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How HBO's 'Looking' Went from Boring to Brilliant

Photo of Matt Brennan By Matt Brennan | Thompson on Hollywood! March 10, 2014 at 2:03PM

"Looking" began like most blind dates: awkwardly. It made introductions and exchanged pleasantries, but it was unsure of itself, and of us. With time, though, it eased up and leaned in close, becoming one of the best new series of the year. [SPOILERS below if you're not up to date.]
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Russell Tovey in "Looking"
Russell Tovey in "Looking"

With the season's strong conclusion -- the penultimate episode's bracing triptych of fuck-ups, deftly mirrored by the moving finale's interwoven tales of forgiveness sought, given and withheld -- "Looking" can no longer be considered just a fount of untapped potential. Though I hope Lannan and Haigh shift the series' center of gravity in the future, letting Dom or Agustin steer the ship, for now "Looking" ends where it began: with Patrick.

Seduced by his boss, Kevin (Russell Tovey), into a steamy office dalliance, Patrick finds himself searching once again for the stranger's kiss. "So now what?" he asks. "I don't know, Patrick," Kevin replies gruffly, and as Patrick dresses he discovers the scapular Richie gifted him, tangled in his shirt.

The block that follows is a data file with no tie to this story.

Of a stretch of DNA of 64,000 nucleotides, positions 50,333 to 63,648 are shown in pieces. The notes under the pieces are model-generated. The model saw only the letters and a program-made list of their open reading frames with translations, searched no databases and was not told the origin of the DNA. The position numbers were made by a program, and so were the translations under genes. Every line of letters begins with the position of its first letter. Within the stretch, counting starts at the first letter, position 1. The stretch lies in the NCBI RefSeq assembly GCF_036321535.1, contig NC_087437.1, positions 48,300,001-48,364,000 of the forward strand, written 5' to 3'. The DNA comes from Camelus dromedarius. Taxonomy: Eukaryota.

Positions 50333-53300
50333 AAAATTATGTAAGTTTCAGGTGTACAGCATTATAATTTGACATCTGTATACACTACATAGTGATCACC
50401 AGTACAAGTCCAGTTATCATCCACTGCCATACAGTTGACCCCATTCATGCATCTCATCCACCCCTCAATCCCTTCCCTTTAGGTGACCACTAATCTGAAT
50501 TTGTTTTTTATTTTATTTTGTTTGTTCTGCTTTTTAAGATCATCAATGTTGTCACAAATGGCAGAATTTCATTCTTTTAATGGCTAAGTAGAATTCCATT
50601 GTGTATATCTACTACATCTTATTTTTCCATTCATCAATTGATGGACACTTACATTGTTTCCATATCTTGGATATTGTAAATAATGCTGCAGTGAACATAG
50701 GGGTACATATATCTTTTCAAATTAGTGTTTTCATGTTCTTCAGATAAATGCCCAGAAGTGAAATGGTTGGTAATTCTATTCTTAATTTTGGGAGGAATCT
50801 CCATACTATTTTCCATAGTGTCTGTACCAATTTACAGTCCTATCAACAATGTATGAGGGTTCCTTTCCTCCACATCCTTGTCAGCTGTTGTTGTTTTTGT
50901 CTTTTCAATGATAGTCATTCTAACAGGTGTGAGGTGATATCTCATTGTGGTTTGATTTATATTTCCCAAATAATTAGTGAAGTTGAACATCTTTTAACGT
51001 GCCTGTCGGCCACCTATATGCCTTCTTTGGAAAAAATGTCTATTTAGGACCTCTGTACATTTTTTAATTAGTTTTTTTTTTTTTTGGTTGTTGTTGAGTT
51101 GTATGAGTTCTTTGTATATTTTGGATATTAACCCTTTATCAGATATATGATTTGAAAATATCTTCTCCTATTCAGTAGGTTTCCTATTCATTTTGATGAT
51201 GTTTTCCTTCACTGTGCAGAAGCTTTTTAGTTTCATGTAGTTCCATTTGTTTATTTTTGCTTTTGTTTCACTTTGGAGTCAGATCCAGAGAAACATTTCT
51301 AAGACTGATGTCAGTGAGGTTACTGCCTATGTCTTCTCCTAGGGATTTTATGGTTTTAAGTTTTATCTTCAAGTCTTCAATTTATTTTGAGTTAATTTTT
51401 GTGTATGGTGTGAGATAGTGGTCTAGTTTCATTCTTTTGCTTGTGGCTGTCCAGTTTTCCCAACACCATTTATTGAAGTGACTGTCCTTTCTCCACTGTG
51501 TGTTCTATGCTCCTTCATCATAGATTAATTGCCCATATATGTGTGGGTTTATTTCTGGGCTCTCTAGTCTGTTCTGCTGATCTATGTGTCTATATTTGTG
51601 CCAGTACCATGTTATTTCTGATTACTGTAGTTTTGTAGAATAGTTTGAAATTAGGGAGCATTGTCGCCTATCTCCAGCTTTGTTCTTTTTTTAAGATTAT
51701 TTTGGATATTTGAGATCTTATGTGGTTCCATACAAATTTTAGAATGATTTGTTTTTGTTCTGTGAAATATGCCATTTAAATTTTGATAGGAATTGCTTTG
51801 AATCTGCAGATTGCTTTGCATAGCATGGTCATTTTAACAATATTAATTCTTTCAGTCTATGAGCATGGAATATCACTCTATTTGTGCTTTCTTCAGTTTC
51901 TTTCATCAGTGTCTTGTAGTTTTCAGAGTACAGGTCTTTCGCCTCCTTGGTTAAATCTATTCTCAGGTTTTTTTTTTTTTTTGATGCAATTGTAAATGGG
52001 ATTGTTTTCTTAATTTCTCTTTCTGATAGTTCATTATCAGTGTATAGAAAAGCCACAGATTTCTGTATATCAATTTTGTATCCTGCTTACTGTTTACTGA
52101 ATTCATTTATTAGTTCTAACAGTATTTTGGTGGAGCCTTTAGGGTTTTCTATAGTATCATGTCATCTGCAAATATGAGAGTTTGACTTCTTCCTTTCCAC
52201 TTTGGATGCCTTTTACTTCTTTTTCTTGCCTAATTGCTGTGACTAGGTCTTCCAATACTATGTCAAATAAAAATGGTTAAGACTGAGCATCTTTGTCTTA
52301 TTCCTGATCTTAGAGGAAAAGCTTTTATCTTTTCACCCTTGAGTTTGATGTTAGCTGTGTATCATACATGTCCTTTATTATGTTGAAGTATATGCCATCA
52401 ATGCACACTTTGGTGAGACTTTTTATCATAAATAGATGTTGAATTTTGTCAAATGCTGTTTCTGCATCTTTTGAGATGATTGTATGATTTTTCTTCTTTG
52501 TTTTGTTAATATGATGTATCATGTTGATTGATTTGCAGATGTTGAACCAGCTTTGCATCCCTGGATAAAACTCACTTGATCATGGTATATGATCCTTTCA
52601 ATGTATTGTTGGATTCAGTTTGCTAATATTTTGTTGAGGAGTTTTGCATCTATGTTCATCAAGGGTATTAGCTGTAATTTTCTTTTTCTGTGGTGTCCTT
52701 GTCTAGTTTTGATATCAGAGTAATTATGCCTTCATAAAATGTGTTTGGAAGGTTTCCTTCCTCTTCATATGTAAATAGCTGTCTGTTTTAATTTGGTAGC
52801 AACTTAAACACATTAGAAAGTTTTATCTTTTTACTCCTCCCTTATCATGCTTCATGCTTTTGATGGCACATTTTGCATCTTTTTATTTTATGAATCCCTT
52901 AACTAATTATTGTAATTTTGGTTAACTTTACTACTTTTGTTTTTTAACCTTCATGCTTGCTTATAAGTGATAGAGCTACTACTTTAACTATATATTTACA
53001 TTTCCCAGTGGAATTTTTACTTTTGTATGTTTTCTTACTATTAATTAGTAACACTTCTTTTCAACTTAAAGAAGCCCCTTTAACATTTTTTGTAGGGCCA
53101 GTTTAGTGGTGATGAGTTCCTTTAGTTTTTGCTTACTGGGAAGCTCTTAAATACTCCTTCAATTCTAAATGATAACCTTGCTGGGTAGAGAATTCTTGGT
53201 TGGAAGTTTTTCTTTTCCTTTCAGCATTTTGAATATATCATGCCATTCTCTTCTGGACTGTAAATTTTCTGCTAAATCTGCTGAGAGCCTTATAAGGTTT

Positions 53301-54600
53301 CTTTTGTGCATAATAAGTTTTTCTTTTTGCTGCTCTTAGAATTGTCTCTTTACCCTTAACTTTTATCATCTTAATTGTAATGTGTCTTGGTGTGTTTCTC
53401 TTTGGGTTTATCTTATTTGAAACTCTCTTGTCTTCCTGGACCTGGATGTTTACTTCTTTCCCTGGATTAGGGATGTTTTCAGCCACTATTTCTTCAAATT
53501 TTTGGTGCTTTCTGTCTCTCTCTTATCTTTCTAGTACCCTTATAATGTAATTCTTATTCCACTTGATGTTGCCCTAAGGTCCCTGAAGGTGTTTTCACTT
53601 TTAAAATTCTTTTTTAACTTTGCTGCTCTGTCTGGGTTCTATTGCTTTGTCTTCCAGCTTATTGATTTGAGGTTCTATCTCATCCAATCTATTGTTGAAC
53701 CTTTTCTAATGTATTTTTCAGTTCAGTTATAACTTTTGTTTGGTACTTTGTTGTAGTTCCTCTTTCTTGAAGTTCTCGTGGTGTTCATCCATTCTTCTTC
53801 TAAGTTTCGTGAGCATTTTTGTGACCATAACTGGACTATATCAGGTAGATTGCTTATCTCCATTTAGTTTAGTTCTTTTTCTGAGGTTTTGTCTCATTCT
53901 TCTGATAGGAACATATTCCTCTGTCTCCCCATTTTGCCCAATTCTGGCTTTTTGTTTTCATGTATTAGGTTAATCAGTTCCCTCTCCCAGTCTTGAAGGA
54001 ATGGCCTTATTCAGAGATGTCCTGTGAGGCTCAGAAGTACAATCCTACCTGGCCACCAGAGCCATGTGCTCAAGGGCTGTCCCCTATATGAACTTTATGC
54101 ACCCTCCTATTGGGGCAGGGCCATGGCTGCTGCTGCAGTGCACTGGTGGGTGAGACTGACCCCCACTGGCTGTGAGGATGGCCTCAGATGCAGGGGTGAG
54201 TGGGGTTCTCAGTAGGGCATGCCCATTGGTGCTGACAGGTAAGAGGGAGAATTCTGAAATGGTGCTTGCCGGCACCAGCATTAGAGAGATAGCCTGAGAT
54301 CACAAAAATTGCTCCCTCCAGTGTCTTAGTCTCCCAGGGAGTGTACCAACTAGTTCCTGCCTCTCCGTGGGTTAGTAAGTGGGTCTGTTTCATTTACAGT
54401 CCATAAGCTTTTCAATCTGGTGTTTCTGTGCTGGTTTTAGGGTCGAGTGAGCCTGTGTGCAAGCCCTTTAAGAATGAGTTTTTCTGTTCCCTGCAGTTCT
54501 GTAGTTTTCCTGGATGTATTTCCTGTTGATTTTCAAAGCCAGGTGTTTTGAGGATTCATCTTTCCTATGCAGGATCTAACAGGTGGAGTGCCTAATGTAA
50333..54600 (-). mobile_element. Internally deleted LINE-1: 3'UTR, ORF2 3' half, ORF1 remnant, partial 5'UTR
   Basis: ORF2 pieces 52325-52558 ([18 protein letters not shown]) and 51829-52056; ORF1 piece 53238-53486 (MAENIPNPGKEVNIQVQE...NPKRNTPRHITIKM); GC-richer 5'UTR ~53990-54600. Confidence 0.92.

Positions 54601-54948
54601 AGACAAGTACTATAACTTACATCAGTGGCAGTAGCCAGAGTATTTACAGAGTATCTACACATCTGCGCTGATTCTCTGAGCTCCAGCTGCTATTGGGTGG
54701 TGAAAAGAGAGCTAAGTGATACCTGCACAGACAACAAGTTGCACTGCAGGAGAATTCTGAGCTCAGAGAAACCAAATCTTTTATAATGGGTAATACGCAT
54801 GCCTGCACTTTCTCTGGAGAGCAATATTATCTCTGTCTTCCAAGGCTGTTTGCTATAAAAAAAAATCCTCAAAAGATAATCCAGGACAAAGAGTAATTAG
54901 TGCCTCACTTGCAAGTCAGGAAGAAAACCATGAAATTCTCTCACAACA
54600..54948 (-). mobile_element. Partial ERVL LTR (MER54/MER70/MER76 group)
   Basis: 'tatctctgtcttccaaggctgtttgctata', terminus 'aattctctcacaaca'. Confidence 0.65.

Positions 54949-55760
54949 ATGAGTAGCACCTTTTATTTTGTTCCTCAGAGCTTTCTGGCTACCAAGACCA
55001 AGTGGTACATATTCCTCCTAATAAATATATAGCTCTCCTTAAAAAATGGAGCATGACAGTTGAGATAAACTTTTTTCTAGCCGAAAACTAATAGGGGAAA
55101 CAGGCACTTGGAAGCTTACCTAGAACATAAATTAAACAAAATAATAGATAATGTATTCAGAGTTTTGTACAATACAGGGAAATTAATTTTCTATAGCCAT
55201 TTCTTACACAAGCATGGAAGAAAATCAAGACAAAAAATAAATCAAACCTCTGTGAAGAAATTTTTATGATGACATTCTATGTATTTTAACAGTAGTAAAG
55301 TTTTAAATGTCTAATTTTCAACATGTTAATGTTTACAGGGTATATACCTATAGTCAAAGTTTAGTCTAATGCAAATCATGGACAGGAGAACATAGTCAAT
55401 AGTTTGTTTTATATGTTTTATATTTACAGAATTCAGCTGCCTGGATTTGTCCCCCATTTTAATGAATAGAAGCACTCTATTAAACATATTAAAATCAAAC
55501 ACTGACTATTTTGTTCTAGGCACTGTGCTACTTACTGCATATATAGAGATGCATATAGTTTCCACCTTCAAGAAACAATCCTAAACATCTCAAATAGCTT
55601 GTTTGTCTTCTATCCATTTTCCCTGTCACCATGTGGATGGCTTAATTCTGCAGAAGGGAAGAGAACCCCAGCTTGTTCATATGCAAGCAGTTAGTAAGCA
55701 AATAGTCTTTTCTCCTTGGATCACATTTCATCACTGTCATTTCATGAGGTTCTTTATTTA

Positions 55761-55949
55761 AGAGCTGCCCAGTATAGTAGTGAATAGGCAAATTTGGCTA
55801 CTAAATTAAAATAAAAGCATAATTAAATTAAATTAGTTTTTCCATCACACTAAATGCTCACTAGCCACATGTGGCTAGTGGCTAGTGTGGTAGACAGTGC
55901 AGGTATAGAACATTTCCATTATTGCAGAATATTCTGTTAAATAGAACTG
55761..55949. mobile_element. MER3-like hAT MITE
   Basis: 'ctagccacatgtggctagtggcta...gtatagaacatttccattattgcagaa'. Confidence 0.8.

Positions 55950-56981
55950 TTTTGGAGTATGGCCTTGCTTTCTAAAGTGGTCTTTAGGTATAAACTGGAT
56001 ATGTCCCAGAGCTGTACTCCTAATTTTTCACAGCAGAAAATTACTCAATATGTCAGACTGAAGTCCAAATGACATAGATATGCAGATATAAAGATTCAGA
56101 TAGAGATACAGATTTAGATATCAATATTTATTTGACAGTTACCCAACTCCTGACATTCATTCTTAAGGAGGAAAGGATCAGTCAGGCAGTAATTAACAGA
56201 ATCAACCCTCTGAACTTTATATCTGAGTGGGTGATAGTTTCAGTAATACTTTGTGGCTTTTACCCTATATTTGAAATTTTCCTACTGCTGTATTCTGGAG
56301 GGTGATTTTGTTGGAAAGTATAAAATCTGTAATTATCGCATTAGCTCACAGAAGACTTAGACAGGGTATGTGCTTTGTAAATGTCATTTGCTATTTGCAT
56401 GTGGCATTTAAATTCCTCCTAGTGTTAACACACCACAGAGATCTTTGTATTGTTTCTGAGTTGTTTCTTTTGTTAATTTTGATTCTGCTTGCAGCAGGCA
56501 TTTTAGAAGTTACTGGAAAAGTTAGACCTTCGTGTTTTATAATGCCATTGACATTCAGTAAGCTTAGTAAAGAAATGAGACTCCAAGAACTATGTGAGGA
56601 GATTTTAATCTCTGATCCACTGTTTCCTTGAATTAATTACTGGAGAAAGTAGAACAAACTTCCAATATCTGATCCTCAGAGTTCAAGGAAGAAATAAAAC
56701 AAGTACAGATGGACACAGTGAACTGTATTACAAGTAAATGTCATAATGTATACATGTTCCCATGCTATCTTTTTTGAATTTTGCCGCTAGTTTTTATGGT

He returns home in a daze to find Richie waiting on his doorstep, but as befits the series' fine, messy naturalism, the news is anything but clear. "I am this close to falling in love with you, but I'm not going to do that to myself, and you're not ready," Richie says. "I don't think you're ready."

With admirably precise detail, "Looking," as its title suggests, illustrates how common it is to mistake sex for intimacy, romance for love, satisfaction for contentment -- blind spots that follow no type. Indeed, it was in the midst of this sequence that I finally stopped worrying if my love of "Looking" was simple identification, a way of seeing myself. We're all just looking for the future, and it promises to be anything but boring.

HBO has picked up "Looking" for a second season, slated to begin production in San Francisco later this year. Season One is available on HBO On Demand and HBO GO.

This article is related to: TV, Reviews, HBO, VOD, Genres, Drama, comedy, Critics, Looking, Television


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Born and raised in Manhattan, Anne Thompson grew up going to the Thalia and The New Yorker and wound up at grad Cinema Studies at NYU. She worked at United Artists and Film Comment before heading west as that magazine's west coast editor. She wrote for the LA Weekly, Sight and Sound, Empire, The New York Times and Entertainment Weekly before serving as West Coast Editor of Premiere. She wrote for The Washington Post, The London Observer, Wired, More, and Vanity Fair, and did staff stints at The Hollywood Reporter and Variety. She eventually took her blog Thompson on Hollywood to Indiewire. She taught film criticism at USC Critical Studies, and continues to host the fall semester of “Sneak Previews” for UCLA Extension.